Good Fat vs. Bad Fat + What You Need to Know

Fat isn’t the enemy you think it is. In fact, consuming dietary fat is essential. Fat helps us maintain energy levels, absorb certain fat-soluble vitamins and minerals, build cell membranes, and keep our bodies functioning at optimal levels.

All that said, there is good fat and bad fat. Here’s what you need to know about the different kinds of fat and how to include — or exclude — them from your healthy diet.

The worst: Trans fat

Trans fat is the kind of fat you want to avoid. It’s found in highly-processed foods like packaged snacks, canned soups, white bread, deep-fried foods and processed meats.

Unfortunately, trans fat is commonly used in the food industry because of its technical properties. It is a thick fat, making it easier to manipulate within the manufacturing process. It also preserves better than other fats, helping manufacturers create food that doesn’t spoil.

Food containing trans fat may taste delicious, but consuming them regularly over time is detrimental to your health. Eating foods high in trans fat increases the amount of harmful LDL cholesterol in your blood and decreases the amount of healthy HDL cholesterol. Trans fat is linked to many common health problems such as diabetes, heart disease, and stroke. It has no health benefits and should be avoided as much as possible.

The middle ground: Saturated fat

Saturated fat is found in many natural foods and animal products. At room temperature, it’s solid in form. Saturated fats aren’t as harmful as trans fats, but don’t have as many benefits when compared to unsaturated fats so they are best consumed in moderation. If you need to lower your cholesterol levels, aim to consume no more than 5 to 6 percent of total daily calories from saturated fat.

Some examples of food containing saturated fat are…

  • Dairy products
  • Red meat
  • Processed cheeses

Coconut oil — which is common is healthy cooking because of its taste and relatively high smoke point — contains saturated fat, but has also been shown to boost the HDL cholesterol (the good one) which other sources of saturated fats do not do.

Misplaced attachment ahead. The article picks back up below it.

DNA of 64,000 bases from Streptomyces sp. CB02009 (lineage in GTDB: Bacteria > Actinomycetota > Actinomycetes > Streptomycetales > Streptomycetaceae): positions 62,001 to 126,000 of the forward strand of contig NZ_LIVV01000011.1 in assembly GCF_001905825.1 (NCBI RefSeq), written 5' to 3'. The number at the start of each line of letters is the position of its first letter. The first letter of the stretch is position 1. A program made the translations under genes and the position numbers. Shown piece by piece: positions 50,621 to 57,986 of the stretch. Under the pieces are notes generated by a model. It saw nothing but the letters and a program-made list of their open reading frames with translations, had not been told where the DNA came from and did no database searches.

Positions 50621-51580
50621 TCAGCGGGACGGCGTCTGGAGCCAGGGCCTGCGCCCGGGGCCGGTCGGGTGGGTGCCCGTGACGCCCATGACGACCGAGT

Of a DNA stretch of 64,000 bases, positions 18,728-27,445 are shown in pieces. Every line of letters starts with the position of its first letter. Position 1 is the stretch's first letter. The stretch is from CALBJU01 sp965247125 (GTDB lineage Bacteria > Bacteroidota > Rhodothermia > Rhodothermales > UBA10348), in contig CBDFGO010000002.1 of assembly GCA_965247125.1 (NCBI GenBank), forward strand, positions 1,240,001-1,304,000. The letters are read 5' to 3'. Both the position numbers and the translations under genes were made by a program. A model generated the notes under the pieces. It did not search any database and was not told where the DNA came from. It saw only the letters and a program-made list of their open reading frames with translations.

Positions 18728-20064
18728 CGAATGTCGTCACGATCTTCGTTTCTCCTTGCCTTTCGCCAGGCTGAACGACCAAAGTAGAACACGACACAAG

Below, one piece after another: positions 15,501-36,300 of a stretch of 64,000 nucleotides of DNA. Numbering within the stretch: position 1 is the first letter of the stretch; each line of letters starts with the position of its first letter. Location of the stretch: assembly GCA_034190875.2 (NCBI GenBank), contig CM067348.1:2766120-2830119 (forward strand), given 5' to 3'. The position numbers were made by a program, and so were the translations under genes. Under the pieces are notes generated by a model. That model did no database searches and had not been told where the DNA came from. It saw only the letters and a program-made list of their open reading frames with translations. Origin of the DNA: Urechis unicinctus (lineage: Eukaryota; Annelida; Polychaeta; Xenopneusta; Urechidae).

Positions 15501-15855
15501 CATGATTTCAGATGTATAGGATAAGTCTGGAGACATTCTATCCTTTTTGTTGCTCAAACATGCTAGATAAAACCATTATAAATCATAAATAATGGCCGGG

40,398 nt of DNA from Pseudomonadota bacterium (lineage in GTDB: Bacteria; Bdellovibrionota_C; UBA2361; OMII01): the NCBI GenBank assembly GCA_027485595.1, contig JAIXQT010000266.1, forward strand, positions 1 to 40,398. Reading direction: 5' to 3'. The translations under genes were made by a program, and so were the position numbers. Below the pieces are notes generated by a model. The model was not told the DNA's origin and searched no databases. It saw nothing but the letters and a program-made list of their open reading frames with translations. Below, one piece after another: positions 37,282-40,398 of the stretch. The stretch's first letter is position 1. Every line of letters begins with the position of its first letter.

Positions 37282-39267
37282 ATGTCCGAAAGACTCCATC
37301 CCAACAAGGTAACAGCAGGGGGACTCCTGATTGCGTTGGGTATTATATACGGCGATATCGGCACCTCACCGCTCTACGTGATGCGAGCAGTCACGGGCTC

The good stuff: Omega-3s and omega-6s

There are two beneficial – or healthy – types of fat: monounsaturated and polyunsaturated. These fats are found in wholesome, natural food sources and should make up one-third of your daily fat intake.

Polyunsaturated fat consists mostly of omega-3 and omega-6 fatty acids. Omega-3 fatty acids are found in fish (salmon, sardines, etc.), walnuts, and chia seeds. Omega-6 fatty acids are found in soybeans, flaxseeds, and sunflower seeds.

These key omegas should be consumed in a balanced manner because they work together to keep the body functioning optimally with omega-3 fatty acids reducing inflammation and omega-6 fatty acids promoting inflammation. Eating either in excess creates an imbalance and can result in health problems such as heart disease.

Monounsaturated fat was discovered in the Mediterranean. Although the Greek diet is high in fat, researchers found a very low incidence of heart disease. The reason? Olive oil. Other sources of monounsaturated fat include avocados, peanut oil, and certain nuts.

good fat bad fat oil

Don’t fear fat

When adding fat to your diet, both quantity and quality are important factors to consider — with quality weighing heavier. In clinical studies, subjects who ate a moderate or low-fat diet didn’t lose weight with more ease compared to participants who followed a moderate or high-fat diet. It turns out that the type of fat consumed is much more important than the amount.

So, it’s time to think of fat as a necessary part of your diet, not something to avoid. Focus on eating healthy fats, in moderation of course, and limiting the bad fats. Swap butter with olive oil or margarine with peanut oil, eat fish instead of steak, and skip canned soup and choose to make your own instead.

For a quick overview, here are sources of healthy fats:

  • Avocado
  • Olive oil
  • Nuts and seeds
  • Salmon
  • Flaxseed

On the flip side, here are sources of bad fat:

  • Cream
  • Shortening
  • Deep fried foods
  • Cookies, pastries, and chips

We’re not saying you can never have a donut, cookie, or your favorite treat again. However, if you want to reach your wellness goals, it is best to limit your consumption of foods containing bad fats as much as possible and trade them for healthy alternatives.

If you have 8fit Pro, you can feel safe knowing that your meal plans are designed by nutritionists to provide a variety of fats while decreasing your consumption of unhealthy fats. That way, you will eat a healthy diet the majority of the time and if you must, you have the wiggle room for reward meals here and there.